On Sunday 16 June, President Uhuru Kenyatta told a religious gathering at a stadium in Nairobi: “When they see me remain silent, they should not think they are threatening me. I will flush them out from where they are.”
ITV: Matt Lilley, Chief executive, Prudential Africa
TAR: What was attractive about the Nigerian market given your existing Africa footprint?
It was always clear right from the very start of our investment in Africa that we wanted to be very successful in Nigeria and that Nigeria is a huge opportunity for life insurance. Obviously it’s a big population, enormous economy in African terms, but also it’s very underpenetrated in terms of insurance […]. We knew right from the start that Zenith was the partner that we wanted to work with, and so [all it needed] was the time it took to build that relationship with the Zenith team.
It’s quite a competitive market, so what is Prudential’s strategy for growth?
We want to be successful over the long term, which is the only way to do it in life insurance – it’s a long-term product. And we think the long-term prospects of Nigeria are really strong. Economic cycles are a fact of life, and Nigeria is at a different point in the economic cycle than it was four or five years ago.
What initiatives do you plan in order to grow the business?
Life insurance, in particular, is a product that is sold to people rather than bought by people. Your success in growing a life-insurance business is usually a measure of how successful you’ve been at building your distribution channels. And so our energies in Nigeria are going to be focused very heavily on working with our partners at Zenith Bank to build our distribution over the hundreds of branches across the country, and recruiting and training hundreds of advisers to work alongside the bank branches and advise the Zenith customers on ways in which our products could help them.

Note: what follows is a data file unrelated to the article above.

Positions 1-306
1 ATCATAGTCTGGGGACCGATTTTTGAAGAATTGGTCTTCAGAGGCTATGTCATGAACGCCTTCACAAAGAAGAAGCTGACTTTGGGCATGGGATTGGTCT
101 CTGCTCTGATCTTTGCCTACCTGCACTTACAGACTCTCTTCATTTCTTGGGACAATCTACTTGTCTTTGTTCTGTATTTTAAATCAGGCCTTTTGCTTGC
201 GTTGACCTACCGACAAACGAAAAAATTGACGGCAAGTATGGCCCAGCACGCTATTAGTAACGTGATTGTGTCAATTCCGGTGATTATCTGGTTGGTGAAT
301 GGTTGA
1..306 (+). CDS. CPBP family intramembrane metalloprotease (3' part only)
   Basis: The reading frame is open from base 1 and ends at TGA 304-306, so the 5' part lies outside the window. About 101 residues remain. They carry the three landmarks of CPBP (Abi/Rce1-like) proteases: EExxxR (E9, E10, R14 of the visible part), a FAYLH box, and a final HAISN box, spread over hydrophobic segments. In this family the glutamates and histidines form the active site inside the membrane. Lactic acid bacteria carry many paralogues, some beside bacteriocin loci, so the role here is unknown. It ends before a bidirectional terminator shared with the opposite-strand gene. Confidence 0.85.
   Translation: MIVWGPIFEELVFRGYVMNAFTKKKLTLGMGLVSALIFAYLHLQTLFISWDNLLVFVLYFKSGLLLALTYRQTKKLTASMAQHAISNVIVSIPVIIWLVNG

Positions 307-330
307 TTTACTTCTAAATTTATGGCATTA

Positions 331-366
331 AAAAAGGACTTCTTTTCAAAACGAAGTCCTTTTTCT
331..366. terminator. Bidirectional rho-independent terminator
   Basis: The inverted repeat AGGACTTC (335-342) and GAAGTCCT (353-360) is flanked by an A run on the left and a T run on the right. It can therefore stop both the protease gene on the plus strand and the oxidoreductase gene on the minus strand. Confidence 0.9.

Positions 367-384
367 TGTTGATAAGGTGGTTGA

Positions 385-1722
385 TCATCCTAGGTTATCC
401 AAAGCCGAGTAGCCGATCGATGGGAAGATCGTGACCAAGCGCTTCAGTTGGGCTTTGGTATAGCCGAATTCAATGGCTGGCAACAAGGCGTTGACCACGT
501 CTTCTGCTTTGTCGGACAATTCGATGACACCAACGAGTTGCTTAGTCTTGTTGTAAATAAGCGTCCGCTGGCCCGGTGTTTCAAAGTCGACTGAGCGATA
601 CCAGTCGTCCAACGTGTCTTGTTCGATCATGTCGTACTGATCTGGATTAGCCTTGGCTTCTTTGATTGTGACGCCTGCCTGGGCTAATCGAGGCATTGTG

It’s probably very early at this stage but do you foresee consolidation at some point given the number of insurers in the industry?
We are very happy with the business that we have and with the organic growth prospects that our business has because of the partnership. Consolidation can happen through mergers, but consolidation can also happen naturally by the winners taking more and more of the market.
This interview first appeared in the April 2018 print edition of The Africa Report magazine